Anyway, this project was actually the first time I was doing a sleeve placket, as I've never made a long sleeve button up shirt before. When I got to that point in the directions, I really couldn't tell what was going on, which may or may not have been at least partially due to my mental state and work environment. I actually ended up looking up the Grainline Archer sewalong post for the placket, and it dissolved all my troubles. So, thanks Jen!

And all in all, I'm SO happy with how the plackets turned out, especially considering they're rayon.

frock oakridge15


frock oakridge23

Fit wise, things went pretty well. I was measuring into the 6 and considered making the 4 based on the finished measurements but I was scared because I wasn't doing a muslin, so I cut the 6. I did shorten the sleeves by 2" after reading Jaime's post and holding the pattern piece up to myself in the mirror; next time I'll shorten an additional inch. I decided to also do a 3/4" narrow shoulder adjustment, again after the extremely hi-tech method of holding the pattern piece up to my body, which actually worked out well. The only other thing I'd change next time is to raise the dart a little because it's hitting me a bit low.

I really, really like this shirt, and I looove how it looks in the back, even though there's nothing happening there. I don't know, I can't explain it. In the rayon it just looks so nice.

frock oakridge collage 1

Miraculously, both set-in sleeves went in on the first try. I hemmed with 1/2" single fold bias tape because the bottom was curvy and slippery and I already had the bias tape, so done and done!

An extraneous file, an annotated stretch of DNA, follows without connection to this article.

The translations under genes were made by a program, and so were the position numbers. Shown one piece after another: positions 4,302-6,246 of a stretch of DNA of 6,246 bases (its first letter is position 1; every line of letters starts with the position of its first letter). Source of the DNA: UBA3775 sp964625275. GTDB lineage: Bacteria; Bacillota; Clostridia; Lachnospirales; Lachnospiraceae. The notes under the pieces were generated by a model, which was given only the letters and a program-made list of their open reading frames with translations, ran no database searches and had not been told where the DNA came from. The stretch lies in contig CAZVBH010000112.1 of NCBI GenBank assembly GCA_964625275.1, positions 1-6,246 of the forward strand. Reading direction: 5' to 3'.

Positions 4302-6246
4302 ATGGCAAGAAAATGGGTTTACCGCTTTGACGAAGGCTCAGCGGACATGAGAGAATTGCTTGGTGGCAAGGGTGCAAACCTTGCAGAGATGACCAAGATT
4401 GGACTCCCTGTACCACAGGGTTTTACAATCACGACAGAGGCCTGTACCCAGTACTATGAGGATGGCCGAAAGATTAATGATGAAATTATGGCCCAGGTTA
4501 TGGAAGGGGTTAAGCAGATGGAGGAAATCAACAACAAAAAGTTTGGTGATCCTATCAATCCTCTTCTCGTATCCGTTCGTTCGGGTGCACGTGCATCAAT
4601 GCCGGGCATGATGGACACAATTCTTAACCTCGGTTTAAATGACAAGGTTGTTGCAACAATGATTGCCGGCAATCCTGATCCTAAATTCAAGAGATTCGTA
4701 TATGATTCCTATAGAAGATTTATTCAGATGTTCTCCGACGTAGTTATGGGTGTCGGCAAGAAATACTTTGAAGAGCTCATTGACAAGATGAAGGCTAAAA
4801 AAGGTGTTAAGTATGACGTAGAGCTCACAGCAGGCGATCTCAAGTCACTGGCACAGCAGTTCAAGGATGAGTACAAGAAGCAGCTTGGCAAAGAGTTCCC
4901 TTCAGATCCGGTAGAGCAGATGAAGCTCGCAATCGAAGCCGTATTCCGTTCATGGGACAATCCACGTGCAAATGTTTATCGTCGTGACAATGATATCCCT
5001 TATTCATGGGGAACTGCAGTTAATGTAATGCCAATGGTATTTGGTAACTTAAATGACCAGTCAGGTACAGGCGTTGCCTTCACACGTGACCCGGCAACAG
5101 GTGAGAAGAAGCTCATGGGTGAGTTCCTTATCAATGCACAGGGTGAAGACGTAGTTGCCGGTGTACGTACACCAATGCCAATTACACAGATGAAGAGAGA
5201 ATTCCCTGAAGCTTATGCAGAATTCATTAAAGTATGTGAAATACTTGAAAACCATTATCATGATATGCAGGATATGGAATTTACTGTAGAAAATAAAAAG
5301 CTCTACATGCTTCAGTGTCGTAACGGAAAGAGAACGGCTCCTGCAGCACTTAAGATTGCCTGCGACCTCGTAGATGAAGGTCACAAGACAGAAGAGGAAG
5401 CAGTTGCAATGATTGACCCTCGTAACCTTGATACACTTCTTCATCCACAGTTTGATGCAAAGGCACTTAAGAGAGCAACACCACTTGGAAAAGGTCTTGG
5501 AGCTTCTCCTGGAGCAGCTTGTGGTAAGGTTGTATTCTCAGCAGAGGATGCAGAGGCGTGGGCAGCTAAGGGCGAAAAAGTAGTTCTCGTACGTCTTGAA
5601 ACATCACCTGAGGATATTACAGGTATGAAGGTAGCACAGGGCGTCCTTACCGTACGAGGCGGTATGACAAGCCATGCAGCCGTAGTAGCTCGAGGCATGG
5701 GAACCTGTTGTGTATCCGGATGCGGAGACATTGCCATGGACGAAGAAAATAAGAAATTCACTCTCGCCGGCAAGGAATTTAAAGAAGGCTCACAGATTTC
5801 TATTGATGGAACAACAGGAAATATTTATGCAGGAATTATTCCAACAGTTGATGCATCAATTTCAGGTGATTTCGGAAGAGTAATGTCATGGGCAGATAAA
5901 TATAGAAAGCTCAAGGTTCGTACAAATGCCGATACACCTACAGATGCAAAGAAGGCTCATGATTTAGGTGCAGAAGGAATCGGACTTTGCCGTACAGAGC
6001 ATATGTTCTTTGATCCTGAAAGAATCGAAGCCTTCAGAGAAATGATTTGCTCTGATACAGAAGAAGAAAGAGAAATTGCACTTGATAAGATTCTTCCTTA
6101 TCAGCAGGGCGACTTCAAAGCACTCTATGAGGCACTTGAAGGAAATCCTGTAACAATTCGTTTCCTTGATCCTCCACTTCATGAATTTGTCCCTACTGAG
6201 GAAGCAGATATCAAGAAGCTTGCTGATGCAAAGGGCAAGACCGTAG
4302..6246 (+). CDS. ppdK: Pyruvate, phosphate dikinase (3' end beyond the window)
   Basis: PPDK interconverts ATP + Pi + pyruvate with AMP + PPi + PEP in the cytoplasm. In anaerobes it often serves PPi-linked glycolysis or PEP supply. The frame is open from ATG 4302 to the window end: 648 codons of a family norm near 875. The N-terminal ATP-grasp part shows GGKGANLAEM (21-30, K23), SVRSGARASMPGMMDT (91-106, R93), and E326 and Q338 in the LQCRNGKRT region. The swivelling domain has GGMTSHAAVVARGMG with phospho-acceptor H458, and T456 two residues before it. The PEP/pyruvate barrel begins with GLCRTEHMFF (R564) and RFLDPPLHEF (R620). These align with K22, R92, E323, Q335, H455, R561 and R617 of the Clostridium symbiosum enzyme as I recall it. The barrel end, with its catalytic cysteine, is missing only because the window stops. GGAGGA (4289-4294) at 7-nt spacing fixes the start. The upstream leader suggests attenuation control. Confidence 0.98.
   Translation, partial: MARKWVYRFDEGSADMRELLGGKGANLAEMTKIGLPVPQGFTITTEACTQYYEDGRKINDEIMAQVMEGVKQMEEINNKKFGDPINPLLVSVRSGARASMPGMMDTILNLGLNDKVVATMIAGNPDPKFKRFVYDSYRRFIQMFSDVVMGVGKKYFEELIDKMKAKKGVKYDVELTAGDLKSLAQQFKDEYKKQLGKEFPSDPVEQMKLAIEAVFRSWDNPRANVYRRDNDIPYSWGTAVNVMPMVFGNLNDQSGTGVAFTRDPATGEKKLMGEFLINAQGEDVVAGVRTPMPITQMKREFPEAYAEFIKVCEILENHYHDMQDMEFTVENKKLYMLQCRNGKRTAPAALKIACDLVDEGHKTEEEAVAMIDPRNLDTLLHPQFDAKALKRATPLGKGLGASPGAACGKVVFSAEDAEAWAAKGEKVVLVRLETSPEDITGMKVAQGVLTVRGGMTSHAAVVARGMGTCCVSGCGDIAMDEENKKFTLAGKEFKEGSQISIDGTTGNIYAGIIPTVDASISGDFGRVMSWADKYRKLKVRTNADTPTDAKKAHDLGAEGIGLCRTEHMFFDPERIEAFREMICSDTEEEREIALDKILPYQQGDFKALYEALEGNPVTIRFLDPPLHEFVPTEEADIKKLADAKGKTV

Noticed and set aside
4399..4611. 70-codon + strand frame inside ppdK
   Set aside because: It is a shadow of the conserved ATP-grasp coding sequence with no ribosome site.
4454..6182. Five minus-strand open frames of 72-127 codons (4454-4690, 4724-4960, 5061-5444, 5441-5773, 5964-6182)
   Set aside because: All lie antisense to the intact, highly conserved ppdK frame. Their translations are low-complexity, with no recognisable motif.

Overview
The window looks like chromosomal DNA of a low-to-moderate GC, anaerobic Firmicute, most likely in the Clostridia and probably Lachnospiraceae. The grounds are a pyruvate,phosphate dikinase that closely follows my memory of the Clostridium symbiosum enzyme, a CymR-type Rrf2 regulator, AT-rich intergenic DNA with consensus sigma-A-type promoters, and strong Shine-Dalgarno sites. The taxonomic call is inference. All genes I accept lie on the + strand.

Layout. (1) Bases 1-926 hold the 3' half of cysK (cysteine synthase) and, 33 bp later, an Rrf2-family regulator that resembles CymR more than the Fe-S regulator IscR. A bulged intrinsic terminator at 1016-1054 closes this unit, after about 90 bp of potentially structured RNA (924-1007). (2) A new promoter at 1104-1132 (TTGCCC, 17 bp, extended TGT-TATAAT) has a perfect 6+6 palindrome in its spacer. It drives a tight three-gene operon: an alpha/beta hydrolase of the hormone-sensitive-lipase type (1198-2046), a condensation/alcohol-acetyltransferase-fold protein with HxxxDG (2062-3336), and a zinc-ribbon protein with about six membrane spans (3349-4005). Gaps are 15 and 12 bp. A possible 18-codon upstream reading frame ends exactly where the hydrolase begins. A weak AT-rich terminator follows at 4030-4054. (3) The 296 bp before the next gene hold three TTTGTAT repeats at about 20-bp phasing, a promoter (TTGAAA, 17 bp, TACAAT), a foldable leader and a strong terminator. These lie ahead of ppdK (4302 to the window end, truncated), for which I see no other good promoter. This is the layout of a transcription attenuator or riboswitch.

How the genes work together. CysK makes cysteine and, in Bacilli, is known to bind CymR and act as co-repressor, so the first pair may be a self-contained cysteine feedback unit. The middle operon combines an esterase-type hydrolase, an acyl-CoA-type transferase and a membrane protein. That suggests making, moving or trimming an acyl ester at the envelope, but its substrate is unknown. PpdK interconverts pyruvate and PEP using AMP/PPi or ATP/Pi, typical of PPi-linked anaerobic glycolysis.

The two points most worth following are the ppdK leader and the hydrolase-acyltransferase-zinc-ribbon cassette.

frock oakridge26

Like everyone else has said, the best thing to do when working with rayon is to GO SLOW. [I cut everything in a single layer with a rotary cutter.] Practice all those good sewing habits that you know you're supposed to, but maybe sometimes skip. Be careful and deliberate, it'll make it so much better. It's worth it!

This is going to be a great shirt to wear to work, and I will definitely be making some more. As for the Frock rayon - I'm going to be first in line to get some more of this stuff, because it's truly a level of lusciousness that's impossible to resist. You've been warned.

Here's are the other Frock blog tour stops so you can check em out:

January 28 Jaime -  Fancy Tiger Crafts
January 29 Deborah - Whipstitch
January 30 Amber- Fancy Tiger Crafts
January 31 Rochelle - Lucky Lucille
February 2 Christine Haynes Christine Haynes
February 3 Devon Iott - Miss Make
February 4 Jemellia Hilfiger - JemJam
February 5 Anna Graham - Noodlehead
February 6 Oliver + S - Oliver + S
February 7 Rae Hoekstra - Made by Rae

frock oakridge01